Annalise Mishler was dying.
At 5'6" she weighed just 60 pounds, and was beginning treatment at ACUTE, a center in Denver that works with severe eating disorders cases. But four years after being diagnosed with anorexia, doctors revealed that Annalise was actually suffering from ARFID, which stands for Avoidant/Restrictive Food Intake Disorder.
"[It's] different from anorexia in the sense that the restriction doesn't stem from a desire to lose weight and body dysmorphia isn't present," Annalise explains to Life & Style. "My particular case stemmed from a sexual abuse that left me anxious and experiencing sensory problems that were very present whenever I would eat. I didn't like the feeling of being 'full,' which I now know was linked to my assault."
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(Nov 2016-June 2017) it may not be #transformationtuesday but it is #humpday and despite the obvious physical change is an incredible mental change. i used to be scared to wear crop tops even tho i had an EIGHT pack because i worried that if i sat down my stomach would have rolls. (???) now, i weigh 60 pounds more and i wear a crop top more days than not and give zero fux. not only do i love my body more than ever and feel so much gratitude that i was able to live through 5 years of weighing less than half of what i should have, but i am determined to help anyone and everyone that is in the place that i was in the left photo and the second 2 photos. it's why i do what i do–why i put myself out there online on youtube and why i am transparent and vulnerable with countless strangers. i want to help as many people as i can. i was given a second (and third and fourth) chance at life because i have a purpose; that purpose is to spread awareness and help those who can't help themselves at the moment. my transformation video will be up on my youtube tonight. make sure to subscribe ✨🎥annie mishler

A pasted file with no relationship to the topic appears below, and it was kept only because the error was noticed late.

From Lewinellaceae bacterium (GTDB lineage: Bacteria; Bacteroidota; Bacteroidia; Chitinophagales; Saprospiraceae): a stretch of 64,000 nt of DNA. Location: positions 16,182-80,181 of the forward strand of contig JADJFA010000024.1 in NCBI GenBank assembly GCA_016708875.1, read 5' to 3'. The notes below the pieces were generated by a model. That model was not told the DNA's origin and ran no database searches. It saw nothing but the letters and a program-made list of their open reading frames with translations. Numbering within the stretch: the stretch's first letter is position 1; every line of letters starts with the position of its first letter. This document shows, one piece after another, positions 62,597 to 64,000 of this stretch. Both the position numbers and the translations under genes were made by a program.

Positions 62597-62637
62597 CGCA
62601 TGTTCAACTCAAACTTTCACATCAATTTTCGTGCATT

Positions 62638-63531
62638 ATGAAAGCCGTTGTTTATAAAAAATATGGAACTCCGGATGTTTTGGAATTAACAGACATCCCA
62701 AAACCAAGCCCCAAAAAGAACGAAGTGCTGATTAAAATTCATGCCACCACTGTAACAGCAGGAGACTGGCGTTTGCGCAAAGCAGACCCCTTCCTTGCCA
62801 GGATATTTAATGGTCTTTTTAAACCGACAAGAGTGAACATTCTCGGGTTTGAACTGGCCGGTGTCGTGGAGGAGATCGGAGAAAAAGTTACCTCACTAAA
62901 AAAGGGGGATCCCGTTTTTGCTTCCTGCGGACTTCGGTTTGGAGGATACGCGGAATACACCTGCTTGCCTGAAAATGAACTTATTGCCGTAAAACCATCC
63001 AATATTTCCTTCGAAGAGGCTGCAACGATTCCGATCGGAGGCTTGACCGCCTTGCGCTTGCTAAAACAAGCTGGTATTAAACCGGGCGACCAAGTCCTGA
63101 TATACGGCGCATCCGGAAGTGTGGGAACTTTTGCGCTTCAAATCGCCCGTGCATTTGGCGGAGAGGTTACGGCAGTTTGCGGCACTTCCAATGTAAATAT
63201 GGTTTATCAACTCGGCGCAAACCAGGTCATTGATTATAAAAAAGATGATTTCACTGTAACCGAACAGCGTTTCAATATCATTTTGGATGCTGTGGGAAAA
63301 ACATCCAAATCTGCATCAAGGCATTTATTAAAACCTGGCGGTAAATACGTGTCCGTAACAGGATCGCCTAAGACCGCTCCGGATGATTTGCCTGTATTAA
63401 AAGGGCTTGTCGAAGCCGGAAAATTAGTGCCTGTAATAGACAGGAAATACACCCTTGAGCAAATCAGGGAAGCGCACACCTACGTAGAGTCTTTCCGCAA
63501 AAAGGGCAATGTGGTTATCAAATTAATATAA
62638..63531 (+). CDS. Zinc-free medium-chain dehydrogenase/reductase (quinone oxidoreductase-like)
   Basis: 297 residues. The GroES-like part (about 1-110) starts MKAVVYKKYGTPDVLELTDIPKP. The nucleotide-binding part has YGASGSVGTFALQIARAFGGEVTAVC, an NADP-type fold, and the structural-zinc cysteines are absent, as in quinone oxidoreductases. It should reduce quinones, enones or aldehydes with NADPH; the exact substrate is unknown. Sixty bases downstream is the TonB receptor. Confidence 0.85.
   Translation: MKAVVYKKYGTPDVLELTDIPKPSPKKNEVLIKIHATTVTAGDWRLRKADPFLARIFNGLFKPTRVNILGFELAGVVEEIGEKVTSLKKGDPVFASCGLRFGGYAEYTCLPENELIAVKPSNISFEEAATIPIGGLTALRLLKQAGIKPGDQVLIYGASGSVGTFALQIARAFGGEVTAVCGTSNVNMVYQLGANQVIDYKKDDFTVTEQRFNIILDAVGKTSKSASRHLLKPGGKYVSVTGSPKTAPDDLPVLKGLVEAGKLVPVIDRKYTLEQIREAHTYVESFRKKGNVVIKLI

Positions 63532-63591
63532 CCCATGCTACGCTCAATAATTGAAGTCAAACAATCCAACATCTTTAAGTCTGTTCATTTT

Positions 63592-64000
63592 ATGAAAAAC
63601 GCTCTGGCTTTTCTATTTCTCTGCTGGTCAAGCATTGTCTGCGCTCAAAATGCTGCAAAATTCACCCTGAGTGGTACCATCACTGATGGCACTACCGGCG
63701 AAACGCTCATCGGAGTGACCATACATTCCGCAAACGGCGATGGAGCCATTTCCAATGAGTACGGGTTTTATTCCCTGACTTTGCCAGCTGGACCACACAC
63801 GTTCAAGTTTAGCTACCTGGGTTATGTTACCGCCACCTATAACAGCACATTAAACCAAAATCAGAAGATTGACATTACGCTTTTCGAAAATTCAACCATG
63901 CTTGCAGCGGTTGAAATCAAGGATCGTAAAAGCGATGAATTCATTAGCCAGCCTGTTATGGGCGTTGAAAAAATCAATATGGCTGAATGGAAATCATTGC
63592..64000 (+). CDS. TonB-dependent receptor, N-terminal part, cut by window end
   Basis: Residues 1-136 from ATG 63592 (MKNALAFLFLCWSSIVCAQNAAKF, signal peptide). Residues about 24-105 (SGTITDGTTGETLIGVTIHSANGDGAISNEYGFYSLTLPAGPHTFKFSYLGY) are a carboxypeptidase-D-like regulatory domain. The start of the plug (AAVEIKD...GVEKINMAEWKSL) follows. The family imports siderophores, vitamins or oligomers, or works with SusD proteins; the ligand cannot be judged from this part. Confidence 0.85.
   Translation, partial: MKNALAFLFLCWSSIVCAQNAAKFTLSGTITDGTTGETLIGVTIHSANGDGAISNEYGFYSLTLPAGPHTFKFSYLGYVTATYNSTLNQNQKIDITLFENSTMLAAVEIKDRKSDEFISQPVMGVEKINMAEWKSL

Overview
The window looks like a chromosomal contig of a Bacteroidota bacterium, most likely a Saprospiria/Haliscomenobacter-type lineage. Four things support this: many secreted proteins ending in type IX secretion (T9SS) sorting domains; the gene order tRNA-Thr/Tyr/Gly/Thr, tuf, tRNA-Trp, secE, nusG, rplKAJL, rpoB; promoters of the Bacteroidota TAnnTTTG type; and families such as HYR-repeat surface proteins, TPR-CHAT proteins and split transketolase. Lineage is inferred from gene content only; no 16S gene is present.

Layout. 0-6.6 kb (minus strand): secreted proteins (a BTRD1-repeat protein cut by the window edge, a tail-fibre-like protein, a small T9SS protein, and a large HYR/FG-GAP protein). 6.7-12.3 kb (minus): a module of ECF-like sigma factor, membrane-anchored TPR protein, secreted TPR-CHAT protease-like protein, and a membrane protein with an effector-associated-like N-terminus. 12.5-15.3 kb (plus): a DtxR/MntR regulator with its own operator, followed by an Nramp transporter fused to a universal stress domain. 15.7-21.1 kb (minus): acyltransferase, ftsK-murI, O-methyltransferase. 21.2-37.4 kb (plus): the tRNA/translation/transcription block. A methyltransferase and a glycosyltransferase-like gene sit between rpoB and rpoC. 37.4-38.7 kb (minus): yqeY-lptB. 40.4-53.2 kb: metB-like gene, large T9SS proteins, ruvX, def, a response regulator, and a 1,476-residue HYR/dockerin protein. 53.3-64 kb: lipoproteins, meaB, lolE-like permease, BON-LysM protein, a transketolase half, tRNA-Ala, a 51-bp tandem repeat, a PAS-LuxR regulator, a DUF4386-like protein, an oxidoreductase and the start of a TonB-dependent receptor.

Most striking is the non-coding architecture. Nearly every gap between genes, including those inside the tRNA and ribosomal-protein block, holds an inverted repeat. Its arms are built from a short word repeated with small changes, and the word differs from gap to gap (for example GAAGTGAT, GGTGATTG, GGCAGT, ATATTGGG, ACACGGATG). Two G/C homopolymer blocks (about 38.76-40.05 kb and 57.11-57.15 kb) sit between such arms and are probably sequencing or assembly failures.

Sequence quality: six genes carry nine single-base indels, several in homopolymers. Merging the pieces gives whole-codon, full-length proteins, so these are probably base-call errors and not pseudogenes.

With ACUTE's help, Annalise was able to work through the trauma she experienced and get her anxiety under control. "If you're suffering with an eating disorder, you need help," she says. "You need a therapist, a dietician, and probably a psychiatrist — a team of people who can advocate for you and help you with every single step of the way."
Now weighing 110 pounds, the California native shares before and after photos on her Instagram page to inspire others who might be going through a similar journey, though she's still in recovery. "Absolutely one of the hugest misconceptions is that people with eating disorders are vain, doing it for attention, or obsessed with their appearances," she reveals.
"I can say with 100% surety that people I met in eating disorder treatment are the best, brightest, most empathetic people I have ever been around… It's a REAL mental disease, not a 'diet'… these are all illnesses that one does not choose," she adds.
We're thrilled that Annalise has not only made tremendous progress in her recovery but that she's using the illness to help those who are also struggling.